French giant Amundi has warned the State Bank of India (SBI) that it would sell its SBI green bonds if the bank grants Rs 5,000 crore loan to Adani's Carmichael coal mine in Australia. The project has evoked sharp criticism from environmental groups and locals, who have claimed that the mine would produce 200 million tonnes of carbon dioxide during its 60-year life.
The French asset management company, which holds the bond in its Amundi Planet Emerging Green One fund, said that it has learnt that SBI was considering financing the Carmichael thermal coal mine in Australia.
Under pressure from investors, a string of banks and insurers have already cut ties to the project, with the most recent being Lloyd's insurer Apollo, Reuters reported.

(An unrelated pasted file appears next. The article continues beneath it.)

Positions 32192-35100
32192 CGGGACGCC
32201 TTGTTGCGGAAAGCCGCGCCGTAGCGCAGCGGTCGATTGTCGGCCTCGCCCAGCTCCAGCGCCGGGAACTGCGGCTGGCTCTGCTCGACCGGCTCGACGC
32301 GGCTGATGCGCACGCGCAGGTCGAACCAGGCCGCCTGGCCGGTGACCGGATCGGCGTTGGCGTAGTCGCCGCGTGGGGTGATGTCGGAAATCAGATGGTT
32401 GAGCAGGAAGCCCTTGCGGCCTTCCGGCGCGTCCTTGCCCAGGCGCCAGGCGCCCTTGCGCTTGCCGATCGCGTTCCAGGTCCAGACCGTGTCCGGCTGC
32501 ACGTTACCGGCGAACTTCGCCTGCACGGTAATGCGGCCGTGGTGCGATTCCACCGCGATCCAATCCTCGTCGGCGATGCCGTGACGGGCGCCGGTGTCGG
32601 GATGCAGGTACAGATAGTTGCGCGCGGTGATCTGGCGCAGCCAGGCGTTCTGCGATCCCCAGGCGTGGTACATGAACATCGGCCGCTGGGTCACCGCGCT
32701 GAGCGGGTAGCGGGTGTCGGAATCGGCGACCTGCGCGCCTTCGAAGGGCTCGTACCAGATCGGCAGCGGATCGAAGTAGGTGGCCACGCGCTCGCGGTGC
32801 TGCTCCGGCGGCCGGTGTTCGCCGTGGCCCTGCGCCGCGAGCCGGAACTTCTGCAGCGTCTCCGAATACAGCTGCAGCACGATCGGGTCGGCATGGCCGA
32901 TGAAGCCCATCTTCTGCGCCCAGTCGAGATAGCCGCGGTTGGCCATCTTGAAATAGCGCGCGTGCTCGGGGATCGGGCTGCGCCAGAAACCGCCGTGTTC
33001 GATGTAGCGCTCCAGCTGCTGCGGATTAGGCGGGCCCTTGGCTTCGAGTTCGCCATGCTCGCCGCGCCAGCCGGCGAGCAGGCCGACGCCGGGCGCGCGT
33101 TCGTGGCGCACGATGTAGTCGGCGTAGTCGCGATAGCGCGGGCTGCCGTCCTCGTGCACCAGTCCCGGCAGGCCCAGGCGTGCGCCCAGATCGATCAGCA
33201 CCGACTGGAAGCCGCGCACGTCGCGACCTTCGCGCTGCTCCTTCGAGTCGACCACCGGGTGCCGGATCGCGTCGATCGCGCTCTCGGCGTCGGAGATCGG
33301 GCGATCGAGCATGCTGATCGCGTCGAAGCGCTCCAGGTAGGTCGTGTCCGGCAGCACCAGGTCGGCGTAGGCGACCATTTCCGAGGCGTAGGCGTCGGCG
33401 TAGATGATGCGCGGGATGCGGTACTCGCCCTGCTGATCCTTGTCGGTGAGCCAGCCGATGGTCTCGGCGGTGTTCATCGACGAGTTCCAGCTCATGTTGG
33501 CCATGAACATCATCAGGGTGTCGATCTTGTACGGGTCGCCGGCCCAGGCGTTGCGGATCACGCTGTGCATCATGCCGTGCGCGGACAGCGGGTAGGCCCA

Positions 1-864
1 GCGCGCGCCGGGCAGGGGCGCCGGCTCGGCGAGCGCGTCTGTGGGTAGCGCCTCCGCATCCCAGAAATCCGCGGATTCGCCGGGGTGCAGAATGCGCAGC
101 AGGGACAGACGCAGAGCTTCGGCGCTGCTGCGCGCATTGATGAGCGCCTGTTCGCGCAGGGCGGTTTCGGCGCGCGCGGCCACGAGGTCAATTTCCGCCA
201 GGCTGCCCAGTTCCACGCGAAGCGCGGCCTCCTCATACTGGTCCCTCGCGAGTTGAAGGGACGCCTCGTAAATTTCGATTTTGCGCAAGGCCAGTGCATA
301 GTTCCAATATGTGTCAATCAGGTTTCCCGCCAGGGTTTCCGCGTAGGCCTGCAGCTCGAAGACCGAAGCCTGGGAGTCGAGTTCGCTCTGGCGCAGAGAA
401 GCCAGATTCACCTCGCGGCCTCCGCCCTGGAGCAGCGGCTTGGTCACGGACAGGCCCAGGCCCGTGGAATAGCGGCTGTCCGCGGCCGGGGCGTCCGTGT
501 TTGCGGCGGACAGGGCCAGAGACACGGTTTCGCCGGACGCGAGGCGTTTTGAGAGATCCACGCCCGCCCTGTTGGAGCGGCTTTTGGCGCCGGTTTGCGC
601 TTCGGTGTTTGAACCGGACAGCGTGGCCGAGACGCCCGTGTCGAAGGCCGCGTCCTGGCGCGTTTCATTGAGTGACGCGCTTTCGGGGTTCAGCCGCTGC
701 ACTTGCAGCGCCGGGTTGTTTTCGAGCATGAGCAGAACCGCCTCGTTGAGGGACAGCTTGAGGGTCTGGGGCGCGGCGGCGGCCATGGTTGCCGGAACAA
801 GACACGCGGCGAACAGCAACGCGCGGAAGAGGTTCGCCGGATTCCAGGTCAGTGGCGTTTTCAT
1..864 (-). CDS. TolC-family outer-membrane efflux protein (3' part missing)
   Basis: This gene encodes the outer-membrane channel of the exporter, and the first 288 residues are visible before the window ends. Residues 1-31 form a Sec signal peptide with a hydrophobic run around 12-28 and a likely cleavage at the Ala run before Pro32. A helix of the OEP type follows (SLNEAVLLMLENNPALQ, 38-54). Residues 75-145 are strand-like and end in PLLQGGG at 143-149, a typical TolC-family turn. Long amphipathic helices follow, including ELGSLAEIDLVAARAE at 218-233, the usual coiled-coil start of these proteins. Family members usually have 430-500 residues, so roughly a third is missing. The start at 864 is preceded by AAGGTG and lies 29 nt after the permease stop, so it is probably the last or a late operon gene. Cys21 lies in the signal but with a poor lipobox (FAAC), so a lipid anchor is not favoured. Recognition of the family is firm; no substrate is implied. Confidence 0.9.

Amundi's Jean Jacques Barberis, director of the institutional and corporate clients division & ESG, said the asset manager had contacted the bank to voice its concern and followed up with a letter to the management on November 26.
The Amundi fund -- the largest aimed at green bonds in the emerging markets -- looks to invest in bonds that help fund environmentally friendly projects, but also looks at the issuer to make sure its other activities are "coherent".
"We consider SBI should not finance this project. It's their decision, ultimately, but we've been extremely clear on the fact that, if they decide to do it, we would immediately disinvest," Barberis said, as per the Reuters report.
Financing the mine would be in "total contradiction" to the SBI activities financed through its green bond, he added. "We have engaged SBI, asking them not to participate (in the loan)… and now we are waiting for their answers."
SBI was not immediately available to comment when contacted by Reuters.
Carmichael has drawn strong opposition from climate campaigners over the potential carbon emissions that would be produced by the mine, at a time when many countries are exiting coal to help fight global warming.
Amundi is Europe's largest asset manager and ranks in the top 10 globally. It manages assets worth 1,650 billion euros.